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Global Ministries Committee learn of outreach in Turkey

Taking advantage of connections possible with Skype, the conference Global Ministries Committee conversed with Alison Stendahl in Istanbul, Turkey, at its October meeting.

Alison, a member of University Congregational UCC in Seattle is academic dean and math teacher at Uskudar American Academy through the Near East Mission in Istanbul.

Alison Stendahl
Alison Stendahl 'meets' by Skype with PNC Global Ministries Committee. At the right are Peter Lin and Mary Margaret Pruitt.

Because Turkish families value education, those who can afford the tuition pay for their children to attend so they will have advantages the parents did not have, she said.  There are scholarships and partial scholarships for others to attend the co-ed school of 620 students. 

“Education through eighth grade is guaranteed for girls as well as boys, but some parents in some parts of the country do not send girls to school,” said Alison, noting that the school is now run by a Turkish institution that partners with the UCC.

Global Ministries and its predecessors have had personnel there for 170 years. Once they had more than 100.

Now there are three, Alison, and Ken and Betty Frank of Claremont, who are co-general secretaries of the American Board in Istanbul. Betty is involved with the Istanbul Interparish Migrants Program, aiding refugees and migrants from Africa, the Middle East and Central Asia, providing food, clothing, shelter, education and health care. Ken, who is fluent in Turkish, promotes official interfaith dialogue.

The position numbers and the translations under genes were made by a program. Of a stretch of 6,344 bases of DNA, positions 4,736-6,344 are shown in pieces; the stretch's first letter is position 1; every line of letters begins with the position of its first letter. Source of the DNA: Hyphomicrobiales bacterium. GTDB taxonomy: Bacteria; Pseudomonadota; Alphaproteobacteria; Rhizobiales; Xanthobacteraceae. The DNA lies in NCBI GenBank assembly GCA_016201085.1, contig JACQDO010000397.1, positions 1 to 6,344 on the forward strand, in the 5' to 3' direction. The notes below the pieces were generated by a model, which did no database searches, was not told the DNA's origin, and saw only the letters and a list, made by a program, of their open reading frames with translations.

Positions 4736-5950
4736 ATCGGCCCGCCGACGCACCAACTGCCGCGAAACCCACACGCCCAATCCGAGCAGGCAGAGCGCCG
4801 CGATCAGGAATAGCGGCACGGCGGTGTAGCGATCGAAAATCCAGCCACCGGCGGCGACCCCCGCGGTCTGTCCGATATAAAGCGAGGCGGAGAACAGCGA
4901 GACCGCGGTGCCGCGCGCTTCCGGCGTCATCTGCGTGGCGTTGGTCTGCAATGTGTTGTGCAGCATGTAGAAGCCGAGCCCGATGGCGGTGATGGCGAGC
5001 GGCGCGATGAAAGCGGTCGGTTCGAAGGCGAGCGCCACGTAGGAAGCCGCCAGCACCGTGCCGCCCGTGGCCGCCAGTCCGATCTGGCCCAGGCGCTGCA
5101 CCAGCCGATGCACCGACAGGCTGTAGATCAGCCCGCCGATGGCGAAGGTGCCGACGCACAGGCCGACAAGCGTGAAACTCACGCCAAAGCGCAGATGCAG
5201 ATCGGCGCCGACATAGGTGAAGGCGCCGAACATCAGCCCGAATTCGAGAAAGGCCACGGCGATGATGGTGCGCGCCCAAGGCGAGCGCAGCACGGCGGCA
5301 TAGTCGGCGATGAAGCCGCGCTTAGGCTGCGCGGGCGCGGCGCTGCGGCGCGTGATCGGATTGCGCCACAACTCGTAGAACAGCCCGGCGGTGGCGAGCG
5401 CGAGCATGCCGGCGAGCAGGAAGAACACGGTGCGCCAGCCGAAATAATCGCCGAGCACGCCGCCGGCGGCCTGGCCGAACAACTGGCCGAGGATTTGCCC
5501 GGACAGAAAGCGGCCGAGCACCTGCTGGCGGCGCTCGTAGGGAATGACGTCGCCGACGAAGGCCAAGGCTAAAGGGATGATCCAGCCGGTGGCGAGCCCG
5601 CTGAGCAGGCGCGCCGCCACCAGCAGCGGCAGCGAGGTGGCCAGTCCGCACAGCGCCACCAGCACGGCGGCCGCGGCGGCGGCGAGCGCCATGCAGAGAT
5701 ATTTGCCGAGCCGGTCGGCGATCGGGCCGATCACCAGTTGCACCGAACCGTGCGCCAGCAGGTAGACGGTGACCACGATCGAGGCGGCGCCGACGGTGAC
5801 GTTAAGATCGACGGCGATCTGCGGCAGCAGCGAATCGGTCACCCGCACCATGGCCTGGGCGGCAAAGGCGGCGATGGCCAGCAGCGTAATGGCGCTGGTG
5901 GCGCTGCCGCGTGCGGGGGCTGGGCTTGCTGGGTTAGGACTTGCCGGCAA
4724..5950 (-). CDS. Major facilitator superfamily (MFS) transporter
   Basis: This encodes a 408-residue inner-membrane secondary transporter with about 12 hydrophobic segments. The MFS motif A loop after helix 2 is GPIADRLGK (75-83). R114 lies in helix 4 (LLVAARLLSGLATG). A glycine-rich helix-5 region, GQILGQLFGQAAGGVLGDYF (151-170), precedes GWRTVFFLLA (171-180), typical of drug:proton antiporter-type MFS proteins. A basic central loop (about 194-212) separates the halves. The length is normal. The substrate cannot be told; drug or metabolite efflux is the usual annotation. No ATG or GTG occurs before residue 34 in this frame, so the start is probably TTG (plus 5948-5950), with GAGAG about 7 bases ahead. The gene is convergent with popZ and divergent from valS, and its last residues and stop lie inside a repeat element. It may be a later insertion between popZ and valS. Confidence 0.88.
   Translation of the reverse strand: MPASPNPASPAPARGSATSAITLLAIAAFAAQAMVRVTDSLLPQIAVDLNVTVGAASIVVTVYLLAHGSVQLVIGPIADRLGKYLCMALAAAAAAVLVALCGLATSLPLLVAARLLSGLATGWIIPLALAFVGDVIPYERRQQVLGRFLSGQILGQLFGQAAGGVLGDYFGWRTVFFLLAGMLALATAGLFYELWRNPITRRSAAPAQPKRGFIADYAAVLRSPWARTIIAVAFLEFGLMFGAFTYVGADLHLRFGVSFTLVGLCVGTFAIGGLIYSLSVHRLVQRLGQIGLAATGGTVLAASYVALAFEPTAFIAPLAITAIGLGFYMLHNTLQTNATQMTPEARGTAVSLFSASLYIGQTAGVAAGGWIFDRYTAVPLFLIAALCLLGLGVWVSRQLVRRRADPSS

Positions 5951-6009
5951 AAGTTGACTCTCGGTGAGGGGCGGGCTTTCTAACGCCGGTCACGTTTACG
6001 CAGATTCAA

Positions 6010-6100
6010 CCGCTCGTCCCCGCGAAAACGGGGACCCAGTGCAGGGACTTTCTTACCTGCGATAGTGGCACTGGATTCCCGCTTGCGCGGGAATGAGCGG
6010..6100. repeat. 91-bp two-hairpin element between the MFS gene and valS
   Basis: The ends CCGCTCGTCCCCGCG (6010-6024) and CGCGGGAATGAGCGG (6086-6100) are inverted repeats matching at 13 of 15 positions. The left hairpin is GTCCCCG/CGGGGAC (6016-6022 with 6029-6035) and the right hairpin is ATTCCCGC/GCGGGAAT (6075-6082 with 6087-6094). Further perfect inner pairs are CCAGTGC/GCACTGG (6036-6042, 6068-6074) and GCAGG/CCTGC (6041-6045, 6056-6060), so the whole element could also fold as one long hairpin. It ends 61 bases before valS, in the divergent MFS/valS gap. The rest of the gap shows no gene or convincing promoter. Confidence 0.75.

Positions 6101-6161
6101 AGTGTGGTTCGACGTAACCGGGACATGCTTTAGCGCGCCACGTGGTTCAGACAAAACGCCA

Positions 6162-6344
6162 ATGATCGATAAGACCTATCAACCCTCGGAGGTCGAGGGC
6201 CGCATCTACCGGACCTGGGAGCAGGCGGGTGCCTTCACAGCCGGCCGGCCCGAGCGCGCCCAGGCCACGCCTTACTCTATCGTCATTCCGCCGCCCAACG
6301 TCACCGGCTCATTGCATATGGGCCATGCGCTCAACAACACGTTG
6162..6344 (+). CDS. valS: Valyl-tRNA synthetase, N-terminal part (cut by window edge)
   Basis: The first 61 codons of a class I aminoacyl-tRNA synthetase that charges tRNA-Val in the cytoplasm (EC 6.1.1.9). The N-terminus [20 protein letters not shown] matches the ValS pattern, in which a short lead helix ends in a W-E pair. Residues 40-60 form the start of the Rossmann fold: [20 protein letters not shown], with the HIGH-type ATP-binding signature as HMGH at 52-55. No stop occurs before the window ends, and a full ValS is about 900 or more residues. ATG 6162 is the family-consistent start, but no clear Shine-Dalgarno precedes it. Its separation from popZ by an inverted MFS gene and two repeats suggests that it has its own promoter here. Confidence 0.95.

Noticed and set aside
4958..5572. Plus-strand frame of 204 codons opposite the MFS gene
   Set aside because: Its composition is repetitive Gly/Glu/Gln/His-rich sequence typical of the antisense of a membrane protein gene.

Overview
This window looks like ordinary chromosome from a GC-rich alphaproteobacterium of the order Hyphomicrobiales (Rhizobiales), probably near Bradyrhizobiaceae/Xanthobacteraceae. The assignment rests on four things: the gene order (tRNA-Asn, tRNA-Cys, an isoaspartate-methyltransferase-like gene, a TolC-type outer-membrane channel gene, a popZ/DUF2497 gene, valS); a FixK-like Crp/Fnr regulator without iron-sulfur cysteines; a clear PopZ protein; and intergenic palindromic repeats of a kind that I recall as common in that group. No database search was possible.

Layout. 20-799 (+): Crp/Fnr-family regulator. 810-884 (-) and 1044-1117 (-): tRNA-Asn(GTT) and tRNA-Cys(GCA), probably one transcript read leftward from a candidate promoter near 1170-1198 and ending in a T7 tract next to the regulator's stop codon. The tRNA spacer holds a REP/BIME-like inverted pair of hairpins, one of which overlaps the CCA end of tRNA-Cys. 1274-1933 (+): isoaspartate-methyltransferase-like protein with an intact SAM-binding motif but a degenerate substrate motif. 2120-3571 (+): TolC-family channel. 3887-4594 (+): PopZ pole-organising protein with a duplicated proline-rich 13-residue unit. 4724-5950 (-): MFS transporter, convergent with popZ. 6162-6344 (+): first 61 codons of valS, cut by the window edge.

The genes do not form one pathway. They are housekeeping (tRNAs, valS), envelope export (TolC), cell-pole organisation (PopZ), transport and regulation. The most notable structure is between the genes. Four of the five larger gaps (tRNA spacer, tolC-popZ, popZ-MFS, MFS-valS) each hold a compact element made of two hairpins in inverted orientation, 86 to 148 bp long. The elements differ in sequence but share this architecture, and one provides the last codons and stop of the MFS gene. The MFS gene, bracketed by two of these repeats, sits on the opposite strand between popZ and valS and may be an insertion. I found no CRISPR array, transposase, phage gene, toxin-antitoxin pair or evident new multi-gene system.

“Betty and I do interfaith dialogue by living with the people,” Alison commented.

“While we no longer own and operate the schools, people know the church cares,” she said.  “Uskudar American Academy is a multi-lingual, multi-cultural and multi-faith school where minorities feel safe to go to school. 

“It’s essential the Islamic world know there are Americans ready to work with them and dedicate their lives to live with them,” she added.

“We share with our diverse colleagues who are Jewish and Muslim.  We sit down together and pray. We share a belief in God that transcends our politics and divisions,” she said.

Alison said that, in her 29 years there, Turkey has changed. 

“People are more aware of diversity, and there is growing awareness that allows freer thinking, but there is also strong national pride,” she said.

Alison finds insights from the Turkish people and society.  For example, they see President Barack Obama as someone who cares and listens. 

Attitudes on international politics are framed by Turkey being neighbors with Hamas and Iran, being in NATO and having troops in Afghanistan. 

“They want negotiated relationships with Israel and its neighbors,” she said.  “Turkey has no historic problems with Israel or Jews. Jewish students attend her school with Christian and Muslim students.

In Turkey, Alison’s media sources include Cable, BBC, CNN and al Jazeera on Internet, access to more viewpoints than most in the United States.

She said Turkey has socialized medicine, but is not a socialist country.  There is a guaranteed level of health care, and people can buy more.  Some sit in lines, but care is less expensive than the U.S. 

Alison was in Seattle recently on family matters.  She will visit the conference and region in 2011.

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Copyright Pacific Northwest Conference News © December 2009


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